The Wire Cornell NYC Tech Hears Anger, Disappointment In Final Approval Stage by David Stone
As for the “electeds” mentioned by Escobar, only Lappin has consistently stated her position on behalf of the community. Her support for Cornell seems as strong, however, and she appears ready to accept the university’s vague promises about barging and claims about supporting the Island’s public school. Lappin noted the huge potential benefit for the school if it were “adopted” by Cornell. “Framing it as ‘adopt-a-school’ is brilliant. I agree. Roosevelt Island will always be important to us,” Cornell’s Dove declared in response.
When reality met the ideal, however, the story was quite different. In a statement from PS/IS 217 Principal Mandana Beckman, read by Nina Lublin, the failure of Cornell to live up to promises already made was emphasized. One program has already been dropped, and Beckman’s statement made it clear that pledges made throughout the ULURP process had little to show in real-world experience.
Lublin later told The WIRE that, “I heard her (Dove) talking about how committed she is to the school, and I had to call her out.”
The State Assemblymember whose district includes Roosevelt Island (and a candidate for Lappin’s City Council seat when she leaves to run for Borough President this year), previously declined to answer or even acknowledge a request from The WIRE for a statement. He was not at the hearing. His competition for the Council seat, Ben Kallos, sent a representative to read his statement in opposition to the project and in support of community concerns.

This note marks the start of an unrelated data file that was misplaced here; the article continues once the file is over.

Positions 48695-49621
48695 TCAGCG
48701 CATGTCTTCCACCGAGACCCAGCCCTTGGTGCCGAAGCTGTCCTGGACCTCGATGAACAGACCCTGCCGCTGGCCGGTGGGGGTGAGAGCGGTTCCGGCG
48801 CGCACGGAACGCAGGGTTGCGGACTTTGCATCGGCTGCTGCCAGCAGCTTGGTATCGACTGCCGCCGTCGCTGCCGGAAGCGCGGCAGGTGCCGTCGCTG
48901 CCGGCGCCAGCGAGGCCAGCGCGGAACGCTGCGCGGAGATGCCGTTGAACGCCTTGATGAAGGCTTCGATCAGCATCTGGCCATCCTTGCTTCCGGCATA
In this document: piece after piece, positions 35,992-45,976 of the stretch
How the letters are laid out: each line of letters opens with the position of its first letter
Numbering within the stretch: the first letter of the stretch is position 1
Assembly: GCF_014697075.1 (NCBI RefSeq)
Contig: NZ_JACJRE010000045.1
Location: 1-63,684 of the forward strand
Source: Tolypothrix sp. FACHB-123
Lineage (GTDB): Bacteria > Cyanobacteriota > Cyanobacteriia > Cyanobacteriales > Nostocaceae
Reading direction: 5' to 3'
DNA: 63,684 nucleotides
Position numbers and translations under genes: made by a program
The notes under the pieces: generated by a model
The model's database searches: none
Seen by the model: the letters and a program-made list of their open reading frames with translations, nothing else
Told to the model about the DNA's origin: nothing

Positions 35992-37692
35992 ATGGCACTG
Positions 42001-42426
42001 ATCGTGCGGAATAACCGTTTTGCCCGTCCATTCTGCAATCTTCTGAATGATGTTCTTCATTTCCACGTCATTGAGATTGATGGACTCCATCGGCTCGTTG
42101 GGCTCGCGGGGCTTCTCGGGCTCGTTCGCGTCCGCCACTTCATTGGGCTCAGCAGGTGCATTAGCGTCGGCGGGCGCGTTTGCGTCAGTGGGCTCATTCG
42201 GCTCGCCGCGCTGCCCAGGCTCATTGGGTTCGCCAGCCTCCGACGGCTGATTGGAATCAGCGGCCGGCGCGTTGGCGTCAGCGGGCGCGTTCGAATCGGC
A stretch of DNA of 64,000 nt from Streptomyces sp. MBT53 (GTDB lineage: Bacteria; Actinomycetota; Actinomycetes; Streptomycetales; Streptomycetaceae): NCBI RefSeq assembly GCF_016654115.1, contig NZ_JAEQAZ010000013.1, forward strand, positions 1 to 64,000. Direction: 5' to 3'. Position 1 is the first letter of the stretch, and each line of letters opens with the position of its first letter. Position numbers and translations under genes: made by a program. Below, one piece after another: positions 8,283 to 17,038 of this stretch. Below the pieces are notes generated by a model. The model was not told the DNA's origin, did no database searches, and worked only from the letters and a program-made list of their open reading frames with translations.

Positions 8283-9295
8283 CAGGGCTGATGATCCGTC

“Cornell NYC Tech can’t claim to be sustainable unless it supports the local infrastructure on which it relies,” Kallos’ campaign asserts. It goes on to quote a statement by City Planning Commissioner Michelle de la Uz in her no vote for the project: “I am not happy with their exemption from paying for services.”
The Zoning and Franchises Subcommittee will have further discussions before voting on their recommendations to the full City Council, which has 45 days to consider the project. The only hurdle outstanding thereafter is the mayor, who supports the project fully and has shown no signs of concern about its effect on Roosevelt Island residents. Lappin appeared satisfied with Cornell’s promises at the hearing, so City Council approval seems a near certainty, leaving only RIOC and possible future legal challenges as hurdles to be cleared before construction begins next year.